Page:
Review: The Drop

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the dropSet in a gritty Brooklyn neighborhood during a cold, gray January, The Drop is a twisty crime drama that glooms along at a measured pace. The somber experience is elevated by the skillful performances of the lead actors, and it must be said, by the presence of a pit bull puppy who helps drive the action and counterbalance the moral decay around him.

Don't worry, director Michael R. Roskam (Bullhead) hasn't turned sentimental on us. The world he shows us here is a mean one. Justice comes in the form of bad things happening to bad people, but since nothing good really happens to anyone, these moments are hollow victories. 

In his last film performance, James Gandolfini plays Cousin Marv, a bar manager bullied into misery by Chechen crime bosses. Tom Hardy is Bob, a stoic bartender, and Noomi Rapace is Nadia, a down-on-her-luck waitress. Life is far from ideal for any of them (there are very few smiles in this movie), but all have strong survival instincts and are doing their best to get ahead.

That's where wildcard Eric Deeds comes in. Played by Matthias Schoenaerts with a truly frightening combination of unpredictability and charisma, Eric's presence and actions pull everyone into a defensive pattern of starts and stops. Though physically much different than he was in Bullhead, Schoenaerts is just as intense here -- he and Roskam make a good team when it comes to skillfully pummeling an audience with a dark story.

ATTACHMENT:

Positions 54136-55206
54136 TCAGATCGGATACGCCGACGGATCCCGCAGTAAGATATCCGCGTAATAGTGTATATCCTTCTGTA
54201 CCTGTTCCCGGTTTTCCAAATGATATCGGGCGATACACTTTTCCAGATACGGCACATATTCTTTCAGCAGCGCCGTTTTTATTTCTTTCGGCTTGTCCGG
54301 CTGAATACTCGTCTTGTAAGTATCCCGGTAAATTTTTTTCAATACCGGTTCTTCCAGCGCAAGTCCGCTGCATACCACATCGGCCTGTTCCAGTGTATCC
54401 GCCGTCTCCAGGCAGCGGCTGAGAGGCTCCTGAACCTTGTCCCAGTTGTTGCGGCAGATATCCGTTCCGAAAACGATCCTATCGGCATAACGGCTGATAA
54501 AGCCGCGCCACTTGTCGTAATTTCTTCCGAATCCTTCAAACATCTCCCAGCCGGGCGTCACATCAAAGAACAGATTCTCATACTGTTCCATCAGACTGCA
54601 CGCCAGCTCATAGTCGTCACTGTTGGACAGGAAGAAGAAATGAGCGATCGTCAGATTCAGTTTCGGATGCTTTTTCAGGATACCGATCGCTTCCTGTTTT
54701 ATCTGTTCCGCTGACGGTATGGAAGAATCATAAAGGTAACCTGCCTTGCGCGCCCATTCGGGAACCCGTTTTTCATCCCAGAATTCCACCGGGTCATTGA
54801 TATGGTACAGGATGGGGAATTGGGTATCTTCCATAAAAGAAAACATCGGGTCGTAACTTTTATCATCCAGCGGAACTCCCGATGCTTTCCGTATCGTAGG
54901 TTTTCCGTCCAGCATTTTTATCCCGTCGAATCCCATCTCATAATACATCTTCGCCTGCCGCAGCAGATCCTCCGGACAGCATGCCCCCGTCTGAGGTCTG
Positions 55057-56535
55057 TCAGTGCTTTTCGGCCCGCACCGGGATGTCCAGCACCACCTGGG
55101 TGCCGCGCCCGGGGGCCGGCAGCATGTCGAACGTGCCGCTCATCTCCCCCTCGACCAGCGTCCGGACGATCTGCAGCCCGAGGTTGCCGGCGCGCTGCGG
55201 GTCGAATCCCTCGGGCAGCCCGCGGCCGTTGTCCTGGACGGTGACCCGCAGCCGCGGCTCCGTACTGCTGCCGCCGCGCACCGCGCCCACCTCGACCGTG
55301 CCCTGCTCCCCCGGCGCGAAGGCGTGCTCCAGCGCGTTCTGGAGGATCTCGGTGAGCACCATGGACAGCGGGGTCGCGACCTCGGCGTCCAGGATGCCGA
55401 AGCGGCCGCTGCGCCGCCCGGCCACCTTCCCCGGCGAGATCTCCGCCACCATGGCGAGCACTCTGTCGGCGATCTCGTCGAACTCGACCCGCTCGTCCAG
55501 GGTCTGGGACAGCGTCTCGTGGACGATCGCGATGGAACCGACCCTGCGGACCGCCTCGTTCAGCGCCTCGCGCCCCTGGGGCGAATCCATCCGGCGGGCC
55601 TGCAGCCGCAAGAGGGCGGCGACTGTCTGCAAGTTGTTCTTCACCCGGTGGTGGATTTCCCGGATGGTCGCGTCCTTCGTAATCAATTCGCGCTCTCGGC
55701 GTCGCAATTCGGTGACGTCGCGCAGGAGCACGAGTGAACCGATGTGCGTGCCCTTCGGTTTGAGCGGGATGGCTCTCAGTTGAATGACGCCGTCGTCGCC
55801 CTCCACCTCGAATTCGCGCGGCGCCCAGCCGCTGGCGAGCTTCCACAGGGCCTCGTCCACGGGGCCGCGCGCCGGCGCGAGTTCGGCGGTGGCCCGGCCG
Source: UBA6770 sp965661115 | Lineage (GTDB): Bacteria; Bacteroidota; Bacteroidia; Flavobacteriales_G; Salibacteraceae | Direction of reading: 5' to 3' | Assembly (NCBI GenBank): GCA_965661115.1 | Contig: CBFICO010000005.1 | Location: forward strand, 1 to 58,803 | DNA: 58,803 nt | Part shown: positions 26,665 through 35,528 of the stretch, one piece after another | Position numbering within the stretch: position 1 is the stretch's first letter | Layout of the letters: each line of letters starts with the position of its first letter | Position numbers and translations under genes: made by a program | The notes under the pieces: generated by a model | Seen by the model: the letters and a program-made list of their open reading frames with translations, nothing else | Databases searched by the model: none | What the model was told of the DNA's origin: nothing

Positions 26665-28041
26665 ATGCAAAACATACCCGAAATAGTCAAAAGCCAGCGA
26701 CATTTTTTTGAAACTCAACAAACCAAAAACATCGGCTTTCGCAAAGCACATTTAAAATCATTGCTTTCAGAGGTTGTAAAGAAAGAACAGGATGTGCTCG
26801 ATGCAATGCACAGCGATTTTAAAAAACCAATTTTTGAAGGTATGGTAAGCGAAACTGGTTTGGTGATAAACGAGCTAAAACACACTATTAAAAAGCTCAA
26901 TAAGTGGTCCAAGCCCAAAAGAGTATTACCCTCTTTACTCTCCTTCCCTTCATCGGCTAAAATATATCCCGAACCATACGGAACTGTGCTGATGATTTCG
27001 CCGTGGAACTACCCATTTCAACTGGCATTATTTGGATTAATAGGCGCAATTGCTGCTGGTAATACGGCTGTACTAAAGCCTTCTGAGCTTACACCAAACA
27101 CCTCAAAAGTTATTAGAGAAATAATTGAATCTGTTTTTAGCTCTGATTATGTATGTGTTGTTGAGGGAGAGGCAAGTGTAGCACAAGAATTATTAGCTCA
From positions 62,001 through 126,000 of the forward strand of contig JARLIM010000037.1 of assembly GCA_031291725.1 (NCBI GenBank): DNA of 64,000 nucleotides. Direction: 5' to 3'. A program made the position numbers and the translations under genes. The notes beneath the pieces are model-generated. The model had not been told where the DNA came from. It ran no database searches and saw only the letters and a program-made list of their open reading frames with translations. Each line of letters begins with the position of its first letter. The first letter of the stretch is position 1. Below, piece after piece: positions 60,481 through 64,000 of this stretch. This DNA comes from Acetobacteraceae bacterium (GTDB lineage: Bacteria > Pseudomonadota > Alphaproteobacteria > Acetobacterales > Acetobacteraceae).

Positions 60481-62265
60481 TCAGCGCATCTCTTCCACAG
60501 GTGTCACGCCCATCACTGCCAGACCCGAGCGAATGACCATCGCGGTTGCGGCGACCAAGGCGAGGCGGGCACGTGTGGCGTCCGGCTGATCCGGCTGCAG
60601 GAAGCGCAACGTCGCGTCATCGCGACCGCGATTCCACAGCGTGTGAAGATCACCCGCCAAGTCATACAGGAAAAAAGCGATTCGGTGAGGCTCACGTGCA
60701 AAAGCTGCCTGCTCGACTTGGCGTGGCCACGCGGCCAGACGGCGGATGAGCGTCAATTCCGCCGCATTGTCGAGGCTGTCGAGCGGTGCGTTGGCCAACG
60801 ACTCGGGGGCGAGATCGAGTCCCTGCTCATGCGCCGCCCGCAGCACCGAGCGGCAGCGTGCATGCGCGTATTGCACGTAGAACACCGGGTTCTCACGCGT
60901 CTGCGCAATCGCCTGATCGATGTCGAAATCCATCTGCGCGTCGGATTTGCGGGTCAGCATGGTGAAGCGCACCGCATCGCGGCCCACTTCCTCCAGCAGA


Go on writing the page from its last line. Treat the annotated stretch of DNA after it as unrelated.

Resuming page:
It's Hardy who is tasked with carrying most of the film, though (well, he and the dog), and his inscrutability and not-quite-normal mannerisms invite comparisons to Ryan Gosling's nameless character in Drive. When the bar becomes the center of some shady business and Marv begins acting more cynical and mysterious than usual (Gandolfini performs well here, of course), Bob slowly transforms from an "aw shucks" kind of guy into something altogether different. 

The Drop is skillfully made and explores a series of moral and ethical dilemmas without offering any suggestions as to what the right answers may be. Life is complicated, brutal, and short, but sometimes it makes for a good story.